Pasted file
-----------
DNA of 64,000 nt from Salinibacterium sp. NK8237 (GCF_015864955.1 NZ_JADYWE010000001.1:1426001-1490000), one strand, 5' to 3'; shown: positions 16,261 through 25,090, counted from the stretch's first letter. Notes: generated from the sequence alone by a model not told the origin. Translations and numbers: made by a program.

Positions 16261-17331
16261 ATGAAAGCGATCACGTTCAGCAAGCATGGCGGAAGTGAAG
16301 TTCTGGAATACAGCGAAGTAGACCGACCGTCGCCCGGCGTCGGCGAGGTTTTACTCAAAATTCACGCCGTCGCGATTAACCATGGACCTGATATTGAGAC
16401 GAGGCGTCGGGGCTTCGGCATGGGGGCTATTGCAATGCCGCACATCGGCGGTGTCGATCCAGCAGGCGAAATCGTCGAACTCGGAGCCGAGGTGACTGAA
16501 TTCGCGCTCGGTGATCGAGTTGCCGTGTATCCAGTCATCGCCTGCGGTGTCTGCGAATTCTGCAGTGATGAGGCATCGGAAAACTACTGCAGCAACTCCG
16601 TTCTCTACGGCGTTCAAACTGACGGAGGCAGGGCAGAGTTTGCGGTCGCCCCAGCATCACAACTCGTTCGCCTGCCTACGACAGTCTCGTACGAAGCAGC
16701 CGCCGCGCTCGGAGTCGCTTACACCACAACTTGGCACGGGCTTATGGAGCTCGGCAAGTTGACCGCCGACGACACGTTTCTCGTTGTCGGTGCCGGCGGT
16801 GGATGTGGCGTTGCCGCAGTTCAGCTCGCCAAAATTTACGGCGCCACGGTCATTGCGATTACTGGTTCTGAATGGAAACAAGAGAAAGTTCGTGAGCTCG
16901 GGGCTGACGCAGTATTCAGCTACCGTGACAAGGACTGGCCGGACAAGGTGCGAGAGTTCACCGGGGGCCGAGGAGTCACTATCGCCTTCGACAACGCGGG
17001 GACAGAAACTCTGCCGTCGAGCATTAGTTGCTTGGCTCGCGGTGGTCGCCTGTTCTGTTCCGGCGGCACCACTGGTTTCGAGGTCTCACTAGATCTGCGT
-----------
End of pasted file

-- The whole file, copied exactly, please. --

DNA of 64,000 nt from Salinibacterium sp. NK8237 (GCF_015864955.1 NZ_JADYWE010000001.1:1426001-1490000), one strand, 5' to 3'; shown: positions 16,261 through 25,090, counted from the stretch's first letter. Notes: generated from the sequence alone by a model not told the origin. Translations and numbers: made by a program.

Positions 16261-17331
16261 ATGAAAGCGATCACGTTCAGCAAGCATGGCGGAAGTGAAG
16301 TTCTGGAATACAGCGAAGTAGACCGACCGTCGCCCGGCGTCGGCGAGGTTTTACTCAAAATTCACGCCGTCGCGATTAACCATGGACCTGATATTGAGAC
16401 GAGGCGTCGGGGCTTCGGCATGGGGGCTATTGCAATGCCGCACATCGGCGGTGTCGATCCAGCAGGCGAAATCGTCGAACTCGGAGCCGAGGTGACTGAA
16501 TTCGCGCTCGGTGATCGAGTTGCCGTGTATCCAGTCATCGCCTGCGGTGTCTGCGAATTCTGCAGTGATGAGGCATCGGAAAACTACTGCAGCAACTCCG
16601 TTCTCTACGGCGTTCAAACTGACGGAGGCAGGGCAGAGTTTGCGGTCGCCCCAGCATCACAACTCGTTCGCCTGCCTACGACAGTCTCGTACGAAGCAGC
16701 CGCCGCGCTCGGAGTCGCTTACACCACAACTTGGCACGGGCTTATGGAGCTCGGCAAGTTGACCGCCGACGACACGTTTCTCGTTGTCGGTGCCGGCGGT
16801 GGATGTGGCGTTGCCGCAGTTCAGCTCGCCAAAATTTACGGCGCCACGGTCATTGCGATTACTGGTTCTGAATGGAAACAAGAGAAAGTTCGTGAGCTCG
16901 GGGCTGACGCAGTATTCAGCTACCGTGACAAGGACTGGCCGGACAAGGTGCGAGAGTTCACCGGGGGCCGAGGAGTCACTATCGCCTTCGACAACGCGGG
17001 GACAGAAACTCTGCCGTCGAGCATTAGTTGCTTGGCTCGCGGTGGTCGCCTGTTCTGTTCCGGCGGCACCACTGGTTTCGAGGTCTCACTAGATCTGCGT